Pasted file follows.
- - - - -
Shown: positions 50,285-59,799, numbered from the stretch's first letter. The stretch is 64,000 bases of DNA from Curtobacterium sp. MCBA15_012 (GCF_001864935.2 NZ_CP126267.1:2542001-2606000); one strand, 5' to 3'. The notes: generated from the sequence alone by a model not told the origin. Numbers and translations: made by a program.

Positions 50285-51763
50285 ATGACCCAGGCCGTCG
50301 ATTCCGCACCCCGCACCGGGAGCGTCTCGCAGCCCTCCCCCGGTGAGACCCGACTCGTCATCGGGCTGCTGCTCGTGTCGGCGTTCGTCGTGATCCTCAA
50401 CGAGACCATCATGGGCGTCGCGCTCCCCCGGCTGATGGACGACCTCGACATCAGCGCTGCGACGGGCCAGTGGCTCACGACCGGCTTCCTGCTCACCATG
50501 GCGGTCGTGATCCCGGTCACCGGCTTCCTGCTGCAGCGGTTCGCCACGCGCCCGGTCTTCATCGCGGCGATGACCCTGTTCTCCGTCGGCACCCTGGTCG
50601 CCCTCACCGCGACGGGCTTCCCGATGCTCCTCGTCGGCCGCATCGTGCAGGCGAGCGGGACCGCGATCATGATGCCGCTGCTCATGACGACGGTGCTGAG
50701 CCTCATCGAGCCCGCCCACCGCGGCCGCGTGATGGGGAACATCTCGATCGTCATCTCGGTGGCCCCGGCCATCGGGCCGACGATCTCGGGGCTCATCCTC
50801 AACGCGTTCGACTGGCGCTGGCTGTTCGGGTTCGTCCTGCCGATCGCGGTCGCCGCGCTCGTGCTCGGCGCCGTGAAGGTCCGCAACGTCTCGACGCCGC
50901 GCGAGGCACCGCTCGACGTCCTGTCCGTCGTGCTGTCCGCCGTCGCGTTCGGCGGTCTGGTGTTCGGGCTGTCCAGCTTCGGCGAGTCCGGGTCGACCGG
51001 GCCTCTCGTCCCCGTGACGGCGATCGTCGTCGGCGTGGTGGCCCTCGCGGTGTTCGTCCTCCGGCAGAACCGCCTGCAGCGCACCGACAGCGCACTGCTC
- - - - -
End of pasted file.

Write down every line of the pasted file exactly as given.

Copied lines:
Shown: positions 50,285-59,799, numbered from the stretch's first letter. The stretch is 64,000 bases of DNA from Curtobacterium sp. MCBA15_012 (GCF_001864935.2 NZ_CP126267.1:2542001-2606000); one strand, 5' to 3'. The notes: generated from the sequence alone by a model not told the origin. Numbers and translations: made by a program.

Positions 50285-51763
50285 ATGACCCAGGCCGTCG
50301 ATTCCGCACCCCGCACCGGGAGCGTCTCGCAGCCCTCCCCCGGTGAGACCCGACTCGTCATCGGGCTGCTGCTCGTGTCGGCGTTCGTCGTGATCCTCAA
50401 CGAGACCATCATGGGCGTCGCGCTCCCCCGGCTGATGGACGACCTCGACATCAGCGCTGCGACGGGCCAGTGGCTCACGACCGGCTTCCTGCTCACCATG
50501 GCGGTCGTGATCCCGGTCACCGGCTTCCTGCTGCAGCGGTTCGCCACGCGCCCGGTCTTCATCGCGGCGATGACCCTGTTCTCCGTCGGCACCCTGGTCG
50601 CCCTCACCGCGACGGGCTTCCCGATGCTCCTCGTCGGCCGCATCGTGCAGGCGAGCGGGACCGCGATCATGATGCCGCTGCTCATGACGACGGTGCTGAG
50701 CCTCATCGAGCCCGCCCACCGCGGCCGCGTGATGGGGAACATCTCGATCGTCATCTCGGTGGCCCCGGCCATCGGGCCGACGATCTCGGGGCTCATCCTC
50801 AACGCGTTCGACTGGCGCTGGCTGTTCGGGTTCGTCCTGCCGATCGCGGTCGCCGCGCTCGTGCTCGGCGCCGTGAAGGTCCGCAACGTCTCGACGCCGC
50901 GCGAGGCACCGCTCGACGTCCTGTCCGTCGTGCTGTCCGCCGTCGCGTTCGGCGGTCTGGTGTTCGGGCTGTCCAGCTTCGGCGAGTCCGGGTCGACCGG
51001 GCCTCTCGTCCCCGTGACGGCGATCGTCGTCGGCGTGGTGGCCCTCGCGGTGTTCGTCCTCCGGCAGAACCGCCTGCAGCGCACCGACAGCGCACTGCTC